Gab is 8 years old last Thursday. I met him in 2014 together with his mom when I joined the local disabled people’s organization in my city. I offered my skills to help but my work does not allow me to fully commit to it. His mom and I continue to communicate. She contacts me when she has questions about Gabs condition and for some other pieces of advice.
He was born with cerebral palsy. He has spasticity on all of his extremities and he has difficulty to communicate. All his 8 years have been supported by therapy whenever money and professionals are available but he still cannot walk but he loves to be around people. So a wheelchair would be very good to have for him to be mobile and social and wheelchair he got two years ago!
When he was 6-years old, I managed to get ten wheelchairs I was hoping to give to children like Gab. At that age, his parents are already complaining that it’s becoming difficult to move him around and the DIY chairs they built him doesn’t offer much support.
He is lucky because his family makes time for him, you can feel a happy family around him when you visit, they seek help and save up for some therapy, while other children have no opportunity to access health and rehabilitation services, no caregivers and often no knowledge of their human rights. I saw many with deformities that cannot be improved anymore, let alone sit in the chair. Some, there’s hope if parents can be given the training on how to manage their child’s conditions if they cannot afford therapy and transport.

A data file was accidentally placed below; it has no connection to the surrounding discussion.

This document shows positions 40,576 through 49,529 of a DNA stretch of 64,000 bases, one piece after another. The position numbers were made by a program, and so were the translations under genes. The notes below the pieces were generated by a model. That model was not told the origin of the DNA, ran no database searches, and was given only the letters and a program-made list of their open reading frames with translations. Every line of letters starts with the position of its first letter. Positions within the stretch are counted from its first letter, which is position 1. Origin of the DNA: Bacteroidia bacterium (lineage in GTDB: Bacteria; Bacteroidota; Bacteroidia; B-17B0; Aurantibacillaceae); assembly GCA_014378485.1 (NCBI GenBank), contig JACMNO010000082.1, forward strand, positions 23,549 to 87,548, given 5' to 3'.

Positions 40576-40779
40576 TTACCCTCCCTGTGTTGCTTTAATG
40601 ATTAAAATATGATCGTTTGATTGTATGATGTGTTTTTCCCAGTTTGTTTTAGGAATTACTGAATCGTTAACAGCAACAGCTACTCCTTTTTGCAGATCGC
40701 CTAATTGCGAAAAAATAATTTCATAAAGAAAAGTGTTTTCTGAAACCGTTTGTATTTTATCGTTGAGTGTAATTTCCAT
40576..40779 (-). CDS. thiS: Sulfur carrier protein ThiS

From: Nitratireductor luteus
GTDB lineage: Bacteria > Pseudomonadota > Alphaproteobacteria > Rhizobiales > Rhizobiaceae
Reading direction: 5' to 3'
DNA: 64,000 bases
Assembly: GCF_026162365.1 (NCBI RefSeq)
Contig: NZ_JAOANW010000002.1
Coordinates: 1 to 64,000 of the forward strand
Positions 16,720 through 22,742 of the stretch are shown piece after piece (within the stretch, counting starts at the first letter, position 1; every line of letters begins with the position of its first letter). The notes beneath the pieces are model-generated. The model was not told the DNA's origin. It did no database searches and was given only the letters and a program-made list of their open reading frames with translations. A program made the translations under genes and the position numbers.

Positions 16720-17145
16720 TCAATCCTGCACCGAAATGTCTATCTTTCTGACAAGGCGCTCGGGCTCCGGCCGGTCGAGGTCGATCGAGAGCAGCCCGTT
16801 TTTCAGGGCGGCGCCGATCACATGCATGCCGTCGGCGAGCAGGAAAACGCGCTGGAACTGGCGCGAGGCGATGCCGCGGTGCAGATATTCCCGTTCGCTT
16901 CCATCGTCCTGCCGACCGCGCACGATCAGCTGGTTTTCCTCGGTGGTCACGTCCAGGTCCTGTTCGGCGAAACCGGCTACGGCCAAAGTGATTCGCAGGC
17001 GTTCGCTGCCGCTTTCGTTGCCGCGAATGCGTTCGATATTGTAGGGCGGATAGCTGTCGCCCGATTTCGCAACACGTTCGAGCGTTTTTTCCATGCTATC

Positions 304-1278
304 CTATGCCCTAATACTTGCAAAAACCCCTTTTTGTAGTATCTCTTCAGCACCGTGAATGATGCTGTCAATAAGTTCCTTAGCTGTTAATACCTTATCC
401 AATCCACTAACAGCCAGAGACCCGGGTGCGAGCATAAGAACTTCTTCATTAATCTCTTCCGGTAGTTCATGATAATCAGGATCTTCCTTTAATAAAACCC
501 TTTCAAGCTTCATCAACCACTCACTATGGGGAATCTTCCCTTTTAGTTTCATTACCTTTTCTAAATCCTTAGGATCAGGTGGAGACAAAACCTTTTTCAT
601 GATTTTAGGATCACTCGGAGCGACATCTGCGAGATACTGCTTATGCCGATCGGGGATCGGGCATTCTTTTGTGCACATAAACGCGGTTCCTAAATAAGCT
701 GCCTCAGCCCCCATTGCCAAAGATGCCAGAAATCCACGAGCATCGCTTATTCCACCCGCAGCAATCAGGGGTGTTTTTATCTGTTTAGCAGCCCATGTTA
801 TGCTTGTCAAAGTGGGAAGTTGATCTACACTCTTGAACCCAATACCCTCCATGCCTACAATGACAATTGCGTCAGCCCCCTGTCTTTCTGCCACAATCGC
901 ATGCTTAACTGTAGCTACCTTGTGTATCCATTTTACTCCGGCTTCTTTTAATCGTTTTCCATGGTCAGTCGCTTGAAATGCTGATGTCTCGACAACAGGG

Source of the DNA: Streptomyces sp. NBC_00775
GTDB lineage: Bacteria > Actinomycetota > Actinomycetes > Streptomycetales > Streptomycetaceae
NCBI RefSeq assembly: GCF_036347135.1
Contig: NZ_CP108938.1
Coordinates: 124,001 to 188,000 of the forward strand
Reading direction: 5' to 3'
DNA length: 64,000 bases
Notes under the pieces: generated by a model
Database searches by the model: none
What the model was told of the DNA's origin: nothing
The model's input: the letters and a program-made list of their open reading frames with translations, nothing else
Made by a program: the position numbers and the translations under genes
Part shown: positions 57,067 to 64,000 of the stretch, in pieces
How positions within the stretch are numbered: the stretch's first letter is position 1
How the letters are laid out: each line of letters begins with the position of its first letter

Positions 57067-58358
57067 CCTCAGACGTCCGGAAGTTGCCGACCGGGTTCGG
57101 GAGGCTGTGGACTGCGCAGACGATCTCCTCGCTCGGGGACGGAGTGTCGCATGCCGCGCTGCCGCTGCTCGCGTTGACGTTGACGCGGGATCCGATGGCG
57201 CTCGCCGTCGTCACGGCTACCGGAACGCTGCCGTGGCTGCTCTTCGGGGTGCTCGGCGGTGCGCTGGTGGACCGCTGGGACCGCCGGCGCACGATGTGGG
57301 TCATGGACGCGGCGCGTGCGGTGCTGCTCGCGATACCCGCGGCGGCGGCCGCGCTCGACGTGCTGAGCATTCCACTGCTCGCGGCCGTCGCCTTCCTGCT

What has changed?
When I met Gab, he was smaller. My colleague who made most of the technical adjustment had to adjust his seat depth and more to accommodate his long legs. I also noticed how talkative he has become, although he was talkative then, this time I can understand them more and being able to carry more conversation with the small vocabulary he has. But he also has a shorter temper, which I think was because of the weather (summer temperature reached 35C that day) and being cooped in the house instead of going to the park.
He follows instructions better. When we asked him to sit straight and put his neck straight, he can do it. He has better trunk control, I guess the time he can have the straight posture would determine his progress together with other activities. With the table attached to the chair, he interacts more with the people around the house, increasing his ability to use his hands. Feeding too has improved, and I noticed no drooling compared to the first times I met him. He will need continuous therapy, but I am happy with what I saw.
I even saw photos of him playing badminton with his siblings and had gone swimming with the family this summer.
Gab playing badminton with his brother (Screen grabbed from Facebook)
Gab playing badminton with his brother (Screen grabbed from Facebook)
What’s next for Gab and for the remaining chairs?
Experts say he needs to be re-evaluated together with his wheelchair. A 3-wheel type chairs that have hip, trunk and head control (depending on the design). The Wheelchair For Kids, Inc. produces these type of wheelchair. The organization is made up of a group of retired volunteer members of the Perth metropolitan community in Western Australia, and they donate these type of chair all over the world.